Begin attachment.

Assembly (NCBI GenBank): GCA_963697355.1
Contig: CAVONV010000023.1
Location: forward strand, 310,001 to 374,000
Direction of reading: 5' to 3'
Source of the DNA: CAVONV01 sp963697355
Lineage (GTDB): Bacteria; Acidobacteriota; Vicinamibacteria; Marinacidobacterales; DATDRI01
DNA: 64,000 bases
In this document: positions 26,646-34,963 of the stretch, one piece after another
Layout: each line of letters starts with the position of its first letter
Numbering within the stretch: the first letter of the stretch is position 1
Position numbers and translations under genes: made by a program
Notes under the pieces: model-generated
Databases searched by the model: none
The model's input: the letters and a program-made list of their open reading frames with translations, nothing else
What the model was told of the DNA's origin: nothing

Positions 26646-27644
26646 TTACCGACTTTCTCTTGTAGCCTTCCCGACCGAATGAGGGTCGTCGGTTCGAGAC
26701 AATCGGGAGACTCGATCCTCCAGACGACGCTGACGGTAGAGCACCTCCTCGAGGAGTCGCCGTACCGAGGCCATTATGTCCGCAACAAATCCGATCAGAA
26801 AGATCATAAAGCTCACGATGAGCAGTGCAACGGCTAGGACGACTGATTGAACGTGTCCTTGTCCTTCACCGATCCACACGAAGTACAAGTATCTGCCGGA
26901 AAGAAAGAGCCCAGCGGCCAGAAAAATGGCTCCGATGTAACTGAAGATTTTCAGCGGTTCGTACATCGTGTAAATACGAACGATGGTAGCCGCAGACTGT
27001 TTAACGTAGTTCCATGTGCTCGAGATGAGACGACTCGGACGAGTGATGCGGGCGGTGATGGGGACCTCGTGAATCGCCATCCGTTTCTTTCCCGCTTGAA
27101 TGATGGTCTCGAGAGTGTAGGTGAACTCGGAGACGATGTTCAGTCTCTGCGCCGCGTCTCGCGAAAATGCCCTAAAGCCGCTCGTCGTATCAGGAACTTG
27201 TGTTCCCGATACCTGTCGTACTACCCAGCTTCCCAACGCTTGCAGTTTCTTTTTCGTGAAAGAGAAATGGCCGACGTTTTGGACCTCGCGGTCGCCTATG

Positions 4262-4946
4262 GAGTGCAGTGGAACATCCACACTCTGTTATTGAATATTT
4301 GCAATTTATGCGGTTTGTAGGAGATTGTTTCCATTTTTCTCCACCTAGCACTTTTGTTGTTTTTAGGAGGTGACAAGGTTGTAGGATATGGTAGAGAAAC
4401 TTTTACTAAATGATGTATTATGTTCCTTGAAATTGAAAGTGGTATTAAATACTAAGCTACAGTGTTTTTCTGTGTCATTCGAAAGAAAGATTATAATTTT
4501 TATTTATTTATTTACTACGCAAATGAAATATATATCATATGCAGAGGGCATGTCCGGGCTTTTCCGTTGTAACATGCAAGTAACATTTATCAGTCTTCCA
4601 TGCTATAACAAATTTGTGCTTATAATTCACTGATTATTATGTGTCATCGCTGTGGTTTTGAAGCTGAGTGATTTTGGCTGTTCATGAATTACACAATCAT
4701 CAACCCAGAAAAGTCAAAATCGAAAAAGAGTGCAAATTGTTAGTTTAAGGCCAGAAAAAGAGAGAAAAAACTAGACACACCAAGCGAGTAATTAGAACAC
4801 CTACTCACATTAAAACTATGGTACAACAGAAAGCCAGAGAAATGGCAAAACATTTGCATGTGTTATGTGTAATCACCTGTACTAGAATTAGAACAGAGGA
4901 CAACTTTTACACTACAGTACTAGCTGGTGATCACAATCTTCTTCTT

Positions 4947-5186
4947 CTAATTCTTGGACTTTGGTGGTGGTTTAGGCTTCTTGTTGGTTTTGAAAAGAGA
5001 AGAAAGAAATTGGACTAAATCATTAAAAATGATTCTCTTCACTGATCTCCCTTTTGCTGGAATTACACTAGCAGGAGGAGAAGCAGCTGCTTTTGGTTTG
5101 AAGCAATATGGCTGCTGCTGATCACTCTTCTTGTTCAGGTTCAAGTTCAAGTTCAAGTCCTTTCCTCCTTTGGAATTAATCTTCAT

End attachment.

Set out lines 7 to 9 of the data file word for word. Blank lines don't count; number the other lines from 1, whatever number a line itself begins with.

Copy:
DNA: 64,000 bases
In this document: positions 26,646-34,963 of the stretch, one piece after another
Layout: each line of letters starts with the position of its first letter